Ever wondered about the significance of saat phere in a traditional Hindu wedding? Read to know more.
Indian traditional weddings are a sight to see and a time to witness the profundity of Hindu Vedic religious affairs. The Indian wedding ceremonies can extend up to a month if you follow all the traditions. It is no less than a festival in some of the Hindu communities.
As they say, a wedding in India is not only the marriage of two individuals but of two families or two clans at times. While the Indian ceremonies include many traditional ceremonies, none of the weddings is complete without the Saat phere that is the seven rounds around the holy fire.
Let’s find out the significance of saat phere in a traditional Hindu wedding:
- The first phera or round is to seek sufficient food for nourishment from God for the rest of their lives for themselves and their families ahead.
- The second phera or round is to pray to God to ensure both of their spiritual, mental, emotional and physical well-being.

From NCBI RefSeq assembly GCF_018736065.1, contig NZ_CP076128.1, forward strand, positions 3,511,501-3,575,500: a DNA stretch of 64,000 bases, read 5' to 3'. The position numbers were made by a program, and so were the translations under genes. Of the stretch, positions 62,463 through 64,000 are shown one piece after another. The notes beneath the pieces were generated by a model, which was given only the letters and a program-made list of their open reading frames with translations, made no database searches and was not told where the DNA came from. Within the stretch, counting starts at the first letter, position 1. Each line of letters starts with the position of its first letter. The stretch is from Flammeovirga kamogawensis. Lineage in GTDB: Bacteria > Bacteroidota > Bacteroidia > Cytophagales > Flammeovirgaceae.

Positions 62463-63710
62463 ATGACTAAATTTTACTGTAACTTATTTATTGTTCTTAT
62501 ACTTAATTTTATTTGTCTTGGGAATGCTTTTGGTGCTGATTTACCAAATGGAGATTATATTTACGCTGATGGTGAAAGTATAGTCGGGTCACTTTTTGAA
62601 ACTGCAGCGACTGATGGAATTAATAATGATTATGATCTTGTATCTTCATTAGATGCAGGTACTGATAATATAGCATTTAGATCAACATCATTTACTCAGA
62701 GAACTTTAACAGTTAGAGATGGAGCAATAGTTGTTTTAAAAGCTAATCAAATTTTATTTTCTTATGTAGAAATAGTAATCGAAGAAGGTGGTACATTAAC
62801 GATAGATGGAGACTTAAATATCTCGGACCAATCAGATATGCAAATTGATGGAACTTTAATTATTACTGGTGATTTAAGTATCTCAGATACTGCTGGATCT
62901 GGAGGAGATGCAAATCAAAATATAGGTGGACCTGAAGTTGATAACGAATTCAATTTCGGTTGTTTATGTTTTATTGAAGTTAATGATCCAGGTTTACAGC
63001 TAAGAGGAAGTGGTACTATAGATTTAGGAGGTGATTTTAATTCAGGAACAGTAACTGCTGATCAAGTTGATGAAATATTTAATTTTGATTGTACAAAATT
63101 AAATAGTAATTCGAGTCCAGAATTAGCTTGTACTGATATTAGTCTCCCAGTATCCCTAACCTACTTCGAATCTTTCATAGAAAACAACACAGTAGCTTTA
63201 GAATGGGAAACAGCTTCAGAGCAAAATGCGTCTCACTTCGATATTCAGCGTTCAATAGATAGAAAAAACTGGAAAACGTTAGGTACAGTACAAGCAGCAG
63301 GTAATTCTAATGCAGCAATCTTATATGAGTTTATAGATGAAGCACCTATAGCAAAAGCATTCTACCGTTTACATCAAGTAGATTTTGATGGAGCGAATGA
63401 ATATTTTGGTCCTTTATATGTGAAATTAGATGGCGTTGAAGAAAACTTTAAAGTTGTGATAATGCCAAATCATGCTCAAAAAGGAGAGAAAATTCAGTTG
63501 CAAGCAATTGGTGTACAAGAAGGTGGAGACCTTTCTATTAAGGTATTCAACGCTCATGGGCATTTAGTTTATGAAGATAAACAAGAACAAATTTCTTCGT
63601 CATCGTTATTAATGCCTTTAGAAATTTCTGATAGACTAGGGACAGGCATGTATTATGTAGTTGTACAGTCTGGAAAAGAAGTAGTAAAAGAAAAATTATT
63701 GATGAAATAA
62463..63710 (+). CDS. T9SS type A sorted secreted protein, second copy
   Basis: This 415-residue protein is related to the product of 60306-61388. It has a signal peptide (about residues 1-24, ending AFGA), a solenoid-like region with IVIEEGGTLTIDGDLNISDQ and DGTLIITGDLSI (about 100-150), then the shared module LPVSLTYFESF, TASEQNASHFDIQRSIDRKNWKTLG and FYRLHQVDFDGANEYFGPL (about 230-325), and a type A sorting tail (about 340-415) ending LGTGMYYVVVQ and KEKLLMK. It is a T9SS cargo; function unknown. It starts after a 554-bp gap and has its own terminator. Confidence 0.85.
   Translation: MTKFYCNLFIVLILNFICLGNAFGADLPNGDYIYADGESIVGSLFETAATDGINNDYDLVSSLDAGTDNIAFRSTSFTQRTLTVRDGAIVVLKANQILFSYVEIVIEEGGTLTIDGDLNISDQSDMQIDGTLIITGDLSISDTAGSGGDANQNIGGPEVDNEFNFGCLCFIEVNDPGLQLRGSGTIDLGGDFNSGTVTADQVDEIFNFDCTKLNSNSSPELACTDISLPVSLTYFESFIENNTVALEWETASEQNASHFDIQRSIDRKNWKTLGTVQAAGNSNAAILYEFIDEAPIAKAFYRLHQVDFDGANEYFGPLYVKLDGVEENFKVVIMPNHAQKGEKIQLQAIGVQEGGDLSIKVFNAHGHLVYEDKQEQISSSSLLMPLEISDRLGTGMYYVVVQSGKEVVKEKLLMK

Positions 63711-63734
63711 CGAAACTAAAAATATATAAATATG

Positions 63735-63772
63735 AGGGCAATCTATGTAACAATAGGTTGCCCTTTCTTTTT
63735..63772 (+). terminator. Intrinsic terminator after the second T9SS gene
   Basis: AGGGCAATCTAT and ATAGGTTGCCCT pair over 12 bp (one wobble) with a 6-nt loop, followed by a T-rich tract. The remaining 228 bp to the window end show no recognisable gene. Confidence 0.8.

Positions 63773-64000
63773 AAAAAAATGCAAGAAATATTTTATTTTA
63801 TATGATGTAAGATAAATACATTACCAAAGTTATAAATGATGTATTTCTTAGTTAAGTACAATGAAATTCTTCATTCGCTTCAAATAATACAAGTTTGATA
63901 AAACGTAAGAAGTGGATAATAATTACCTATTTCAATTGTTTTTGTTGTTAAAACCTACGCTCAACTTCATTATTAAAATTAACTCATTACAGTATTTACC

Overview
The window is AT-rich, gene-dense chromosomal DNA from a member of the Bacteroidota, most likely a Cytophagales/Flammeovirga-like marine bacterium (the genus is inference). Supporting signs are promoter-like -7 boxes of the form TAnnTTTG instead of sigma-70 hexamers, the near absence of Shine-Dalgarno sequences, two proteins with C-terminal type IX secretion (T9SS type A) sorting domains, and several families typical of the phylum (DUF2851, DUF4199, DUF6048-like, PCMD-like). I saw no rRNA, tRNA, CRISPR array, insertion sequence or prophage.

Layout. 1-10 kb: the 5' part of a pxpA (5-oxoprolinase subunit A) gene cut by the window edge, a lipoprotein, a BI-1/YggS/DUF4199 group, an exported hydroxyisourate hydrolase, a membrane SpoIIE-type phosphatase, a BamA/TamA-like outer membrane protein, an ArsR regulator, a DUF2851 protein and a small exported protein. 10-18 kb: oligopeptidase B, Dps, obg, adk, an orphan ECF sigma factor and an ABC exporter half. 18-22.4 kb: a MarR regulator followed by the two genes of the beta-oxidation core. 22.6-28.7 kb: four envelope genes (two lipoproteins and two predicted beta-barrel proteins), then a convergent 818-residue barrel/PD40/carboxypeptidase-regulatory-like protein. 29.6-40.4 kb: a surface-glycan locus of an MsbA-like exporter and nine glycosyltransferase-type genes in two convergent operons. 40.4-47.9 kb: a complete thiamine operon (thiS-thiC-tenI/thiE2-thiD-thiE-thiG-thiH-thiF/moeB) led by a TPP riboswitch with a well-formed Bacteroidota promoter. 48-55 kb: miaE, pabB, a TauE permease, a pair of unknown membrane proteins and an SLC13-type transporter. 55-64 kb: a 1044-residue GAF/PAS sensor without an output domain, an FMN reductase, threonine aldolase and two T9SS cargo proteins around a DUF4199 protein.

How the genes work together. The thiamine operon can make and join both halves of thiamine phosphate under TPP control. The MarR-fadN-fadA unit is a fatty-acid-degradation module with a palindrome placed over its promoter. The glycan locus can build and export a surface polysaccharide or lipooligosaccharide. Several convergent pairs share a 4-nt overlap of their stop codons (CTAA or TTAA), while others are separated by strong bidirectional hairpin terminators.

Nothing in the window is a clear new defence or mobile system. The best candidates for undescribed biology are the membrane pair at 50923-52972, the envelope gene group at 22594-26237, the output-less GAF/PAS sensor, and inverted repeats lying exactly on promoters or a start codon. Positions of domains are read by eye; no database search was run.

- The third round or phera is to seek wealth and prosperity from God. The couple promises to stand for each other through thick and thin in life.
- The fourth phera or round is to pray to God to always maintain love and peace between them. They promise to always respect each other and to consider their opinions in any major decisions of life.
- The fifth phera or round is to pray to God, for healthy and beautiful children. They look forward to imbibing in their future kids, the good morals and aesthetics that they have carried from their respective families and carry forward their family traditions through their kids in future.
- The sixth phera or round is to seek the blessing of togetherness and peace in their lives.
- The seventh and the last phera is to seek companionship and loyalty from each other for the times to come. They promise to be with each other always and their bond shall surpass the limits of time and space. They promise to be with each other till eternity.
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The seven vows are spoken in the Sanskrit language. Since now people aren’t familiar and fluent with Sanskrit, the priest generally interprets the vows in the regional language to be understood by people.
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